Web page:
Cylindrical grinding is an important part of many machine shop operations these days. It is perfect for surface finishing, and inside diameter or internal grinding can finish the interior of cylindrically shaped materials. Some methods remove a large amount of material to simplify the machining process. Here is more about grinding (abrasive cutting) to give you a better idea of how it works and why it’s so important today.

What Does “Grind” Mean

Grinding methods use special wheels covered with abrasive materials. A workpiece goes against an abrasive wheel, and it grinds the surface. Grinder wheels offer greater precision and efficiency than milling or lathe operations and work better for methods like internal grinding.
Proper maintenance is essential for precision grinding. Once the grinding wheel loses some of its abrasive material or wears down, this can lead to scratching and other flaws. Wheels must have abrasives that are harder than the workpieces and they must have heat-resistant properties. Aluminum oxide is the most commonly used abrasive because it doesn’t easily break down.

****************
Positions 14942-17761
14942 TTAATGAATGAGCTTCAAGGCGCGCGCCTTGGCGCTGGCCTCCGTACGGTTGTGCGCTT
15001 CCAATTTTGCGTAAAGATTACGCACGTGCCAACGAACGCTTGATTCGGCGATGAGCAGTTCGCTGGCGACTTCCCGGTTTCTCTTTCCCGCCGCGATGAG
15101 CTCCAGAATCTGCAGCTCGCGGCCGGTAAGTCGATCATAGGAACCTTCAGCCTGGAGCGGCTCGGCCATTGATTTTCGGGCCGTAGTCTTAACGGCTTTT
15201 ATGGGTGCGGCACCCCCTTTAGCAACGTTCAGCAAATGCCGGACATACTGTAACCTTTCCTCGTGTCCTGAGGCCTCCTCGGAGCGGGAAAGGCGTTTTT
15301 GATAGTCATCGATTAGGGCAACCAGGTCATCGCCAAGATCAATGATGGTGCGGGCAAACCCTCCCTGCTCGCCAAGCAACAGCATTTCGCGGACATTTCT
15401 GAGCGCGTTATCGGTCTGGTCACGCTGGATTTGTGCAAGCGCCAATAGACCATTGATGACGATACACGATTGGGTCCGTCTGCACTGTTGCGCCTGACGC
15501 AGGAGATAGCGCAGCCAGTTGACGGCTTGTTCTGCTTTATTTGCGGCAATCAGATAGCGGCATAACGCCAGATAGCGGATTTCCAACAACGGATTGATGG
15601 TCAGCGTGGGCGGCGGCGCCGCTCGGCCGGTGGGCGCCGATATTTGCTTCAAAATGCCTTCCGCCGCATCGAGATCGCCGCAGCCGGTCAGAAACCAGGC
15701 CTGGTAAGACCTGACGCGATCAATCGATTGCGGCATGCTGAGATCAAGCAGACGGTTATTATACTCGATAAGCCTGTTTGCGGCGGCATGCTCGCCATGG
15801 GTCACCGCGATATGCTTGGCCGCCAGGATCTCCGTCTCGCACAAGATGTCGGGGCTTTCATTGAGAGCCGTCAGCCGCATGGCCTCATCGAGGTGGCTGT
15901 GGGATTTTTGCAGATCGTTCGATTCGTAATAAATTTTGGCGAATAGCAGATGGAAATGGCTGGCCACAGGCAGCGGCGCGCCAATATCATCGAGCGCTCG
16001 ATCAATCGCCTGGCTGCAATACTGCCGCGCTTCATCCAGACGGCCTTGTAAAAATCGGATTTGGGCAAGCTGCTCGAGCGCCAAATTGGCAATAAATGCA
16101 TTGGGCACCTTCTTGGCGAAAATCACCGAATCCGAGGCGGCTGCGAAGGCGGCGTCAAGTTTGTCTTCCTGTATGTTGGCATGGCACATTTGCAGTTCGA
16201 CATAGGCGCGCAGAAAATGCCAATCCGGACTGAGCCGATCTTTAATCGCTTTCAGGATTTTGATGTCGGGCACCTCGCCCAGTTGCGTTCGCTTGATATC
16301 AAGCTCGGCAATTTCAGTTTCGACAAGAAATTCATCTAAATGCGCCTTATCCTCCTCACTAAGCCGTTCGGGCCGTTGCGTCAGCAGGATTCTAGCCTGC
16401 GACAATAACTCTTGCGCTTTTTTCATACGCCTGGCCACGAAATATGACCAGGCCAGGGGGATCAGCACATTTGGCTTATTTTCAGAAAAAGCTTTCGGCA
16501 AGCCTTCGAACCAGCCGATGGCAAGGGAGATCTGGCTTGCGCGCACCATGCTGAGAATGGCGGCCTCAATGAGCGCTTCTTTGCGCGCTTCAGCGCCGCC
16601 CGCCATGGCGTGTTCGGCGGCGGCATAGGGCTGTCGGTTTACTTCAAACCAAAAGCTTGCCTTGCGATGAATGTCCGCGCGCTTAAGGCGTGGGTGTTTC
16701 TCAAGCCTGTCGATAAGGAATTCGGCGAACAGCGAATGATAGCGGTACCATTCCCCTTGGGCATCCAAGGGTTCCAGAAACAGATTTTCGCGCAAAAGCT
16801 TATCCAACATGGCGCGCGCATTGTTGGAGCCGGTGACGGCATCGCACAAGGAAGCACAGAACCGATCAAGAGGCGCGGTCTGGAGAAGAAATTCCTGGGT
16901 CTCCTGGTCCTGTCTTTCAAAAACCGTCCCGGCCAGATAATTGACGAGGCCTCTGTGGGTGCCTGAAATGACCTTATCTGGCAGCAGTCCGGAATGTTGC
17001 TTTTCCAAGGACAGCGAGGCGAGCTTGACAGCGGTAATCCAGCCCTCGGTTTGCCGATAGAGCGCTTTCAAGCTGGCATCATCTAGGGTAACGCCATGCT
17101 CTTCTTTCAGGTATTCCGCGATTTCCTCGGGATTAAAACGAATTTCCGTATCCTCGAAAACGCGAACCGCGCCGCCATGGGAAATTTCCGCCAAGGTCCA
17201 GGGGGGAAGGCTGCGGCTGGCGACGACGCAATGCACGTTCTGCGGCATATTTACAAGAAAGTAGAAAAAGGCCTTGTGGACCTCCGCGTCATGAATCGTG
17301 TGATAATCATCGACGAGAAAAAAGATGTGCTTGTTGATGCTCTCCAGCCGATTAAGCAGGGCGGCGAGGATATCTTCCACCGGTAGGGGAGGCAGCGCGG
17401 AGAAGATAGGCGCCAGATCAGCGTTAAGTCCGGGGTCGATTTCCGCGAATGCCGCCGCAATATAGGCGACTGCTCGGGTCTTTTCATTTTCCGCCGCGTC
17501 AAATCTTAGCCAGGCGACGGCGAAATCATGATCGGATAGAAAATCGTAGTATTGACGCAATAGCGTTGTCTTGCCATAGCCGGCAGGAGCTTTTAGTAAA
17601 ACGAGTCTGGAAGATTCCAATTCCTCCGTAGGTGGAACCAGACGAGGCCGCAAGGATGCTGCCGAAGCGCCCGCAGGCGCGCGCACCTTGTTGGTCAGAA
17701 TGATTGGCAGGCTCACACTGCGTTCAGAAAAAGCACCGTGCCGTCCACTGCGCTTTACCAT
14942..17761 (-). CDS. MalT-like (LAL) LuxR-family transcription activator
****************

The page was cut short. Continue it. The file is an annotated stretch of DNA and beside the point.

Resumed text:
When grinding extremely hard materials, CBN (cubic boron nitride) is a good choice, as well as industrial diamonds.

Safety Measures

To support worker safety, it takes several safety precautions, such as:
Operators cannot remove or change guards.
Mandatory eye protection
Allow grinders to warm up before using
Make sure to check the balance on grinder wheels

Cylindrical Grinding Types

There are two common types of cylindrical grinders:

Center-less – The stock sits between a grinder wheel and holding wheel and spins as it presses against the grinder wheel. It’s not secured.

Internal grinding – used to grind inside materials like pipes. A holder keeps the workpiece tightly in place while it spins and a reaming type grinder enters the inside diameter.

Both outside diameter and internal grinding need experienced workers and high-quality machinery for precision grinding.